Chinese Communist "princeling" Bo Xilai, expected by many to take a key leadership position in the leadership transition of 2012, was expelled from the Communist Party in September after a career that saw him as Mayor of Dalian City, Minister of Commerce and Party Chief of the Chongqing municipality. His wife Gu Kailai received a suspended death sentence in August 2012 for murdering British business partner Neil Heywood.
Bo Xilai displays cunning and charisma at his trial
Sources say former party boss was even more forceful than transcripts suggested
Standing on the public stage for perhaps the last time during his corruption trial, Bo Xilai repeatedly showed flashes of the cunning and charisma that had helped propel him to the highest levels of the Communist Party.
Bo not only broke with the usual practice of disgraced party officials of graciously accepting their fate, the former Chongqing party boss mounted a vigorous self-defence, dressing down witnesses and denouncing the evidence against him as weak.
While Bo's method was clear from the public transcripts released by the court, people with direct knowledge of the proceedings said Bo was even more forceful in portions of testimony that have not been released.
The sources cited one occasion where Bo seemed to question the fairness of the trial, appearing to reference a statement by prosecutors accusing him of accepting a huge amount of graft, which Xinhua had reported last month.
"Some authoritative media have concluded the graft concerns an extremely huge amount of money, a conclusion made before any court ruling is reached," Bo told the court, according to the sources. "This is against democracy, rule of law, fairness and justice."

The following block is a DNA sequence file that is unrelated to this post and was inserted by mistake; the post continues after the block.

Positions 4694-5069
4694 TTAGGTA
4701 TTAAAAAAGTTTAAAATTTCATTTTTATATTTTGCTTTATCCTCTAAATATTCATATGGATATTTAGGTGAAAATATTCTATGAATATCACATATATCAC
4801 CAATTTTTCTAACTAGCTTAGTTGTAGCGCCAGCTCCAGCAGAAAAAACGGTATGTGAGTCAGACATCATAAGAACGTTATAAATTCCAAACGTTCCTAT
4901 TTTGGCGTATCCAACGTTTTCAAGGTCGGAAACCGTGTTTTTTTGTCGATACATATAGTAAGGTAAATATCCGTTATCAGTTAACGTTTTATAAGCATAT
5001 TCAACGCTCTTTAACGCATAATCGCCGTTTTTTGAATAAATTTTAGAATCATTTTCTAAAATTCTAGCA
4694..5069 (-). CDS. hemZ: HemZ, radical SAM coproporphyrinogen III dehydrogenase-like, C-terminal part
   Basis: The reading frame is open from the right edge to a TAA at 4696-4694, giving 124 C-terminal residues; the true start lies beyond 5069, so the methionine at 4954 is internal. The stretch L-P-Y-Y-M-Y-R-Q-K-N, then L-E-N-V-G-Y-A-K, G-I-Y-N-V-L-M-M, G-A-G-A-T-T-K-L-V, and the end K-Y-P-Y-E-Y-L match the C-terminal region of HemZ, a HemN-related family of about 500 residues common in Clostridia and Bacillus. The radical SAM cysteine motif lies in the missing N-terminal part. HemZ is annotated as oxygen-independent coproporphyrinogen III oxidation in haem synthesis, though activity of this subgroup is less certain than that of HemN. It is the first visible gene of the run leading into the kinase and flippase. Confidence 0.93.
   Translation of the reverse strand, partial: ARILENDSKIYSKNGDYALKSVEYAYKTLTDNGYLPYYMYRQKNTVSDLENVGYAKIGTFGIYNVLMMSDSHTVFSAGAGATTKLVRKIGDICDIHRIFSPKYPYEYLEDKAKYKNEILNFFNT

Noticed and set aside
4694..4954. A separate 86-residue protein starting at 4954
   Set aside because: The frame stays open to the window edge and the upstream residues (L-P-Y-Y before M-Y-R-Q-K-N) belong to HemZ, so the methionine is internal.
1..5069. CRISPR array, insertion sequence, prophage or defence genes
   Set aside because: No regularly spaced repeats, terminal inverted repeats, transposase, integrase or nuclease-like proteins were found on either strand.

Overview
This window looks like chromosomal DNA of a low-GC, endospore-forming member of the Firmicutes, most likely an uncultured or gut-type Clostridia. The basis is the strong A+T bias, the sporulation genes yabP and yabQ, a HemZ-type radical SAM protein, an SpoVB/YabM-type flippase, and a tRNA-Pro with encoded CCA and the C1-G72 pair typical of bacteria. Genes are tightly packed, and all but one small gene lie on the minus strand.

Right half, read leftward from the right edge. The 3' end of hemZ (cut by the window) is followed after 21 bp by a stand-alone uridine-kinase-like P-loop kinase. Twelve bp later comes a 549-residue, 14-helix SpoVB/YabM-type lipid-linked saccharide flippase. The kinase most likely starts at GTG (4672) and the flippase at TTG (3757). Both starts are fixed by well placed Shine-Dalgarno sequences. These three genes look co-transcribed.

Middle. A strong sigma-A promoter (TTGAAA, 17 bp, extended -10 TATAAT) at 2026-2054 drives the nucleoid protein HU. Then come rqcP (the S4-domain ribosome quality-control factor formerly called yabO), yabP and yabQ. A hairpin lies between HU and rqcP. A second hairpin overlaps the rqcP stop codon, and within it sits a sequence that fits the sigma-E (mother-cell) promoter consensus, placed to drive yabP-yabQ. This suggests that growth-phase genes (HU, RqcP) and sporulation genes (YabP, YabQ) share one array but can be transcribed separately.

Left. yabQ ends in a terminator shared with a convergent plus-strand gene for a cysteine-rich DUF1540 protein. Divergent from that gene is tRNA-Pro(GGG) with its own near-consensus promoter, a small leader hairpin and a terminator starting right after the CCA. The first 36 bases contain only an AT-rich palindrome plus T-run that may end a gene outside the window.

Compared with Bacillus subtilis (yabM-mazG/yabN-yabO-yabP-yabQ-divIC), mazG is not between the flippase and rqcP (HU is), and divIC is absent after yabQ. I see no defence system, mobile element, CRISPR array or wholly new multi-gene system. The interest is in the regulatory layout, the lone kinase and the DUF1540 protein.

In the trial, Bo talked of "some things" of the top leadership, but it was interrupted every time by the court, the sources said. Bo did not name any top officials.
In an effort to make the most of his brief return to the public eye, Bo requested more time from the court to make his case, according to two witnesses to the proceedings. Before the trial, he had repeatedly asked for proceedings to be made public, according to previous media reports.
Bo "behaved energetically" throughout the trial, sources said, even though he reportedly only managed a few hours of sleep each night. He carried with him a briefcase with carefully organised files containing notes and papers he thought necessary to counter the reported 90 volumes of evidence gathered by prosecutors.
"I'm a man with strong personality," Bo was quoted by the witnesses as saying, adding that he wished to debate "scientifically, objectively and effectively".
During the trial, Bo shifted deftly from aggressive to sympathetic and back.
He sneered when his former right-hand man, Wang Lijun , entered court in a wheelchair to testify against him, witnesses said. Wang avoided eye contact with Bo, who attacked him as "extremely vile".
Bo cast himself as the victim of an affair between his wife, Gu Kailai and Wang, criticising Gu's testimony and mental state even as he expressed sympathy for her.
"My life has already been a tragedy, and so is Kailai's life," Bo said. "I hope you guys can stop this investigation and stop squeezing the last bit of warmth out of our family."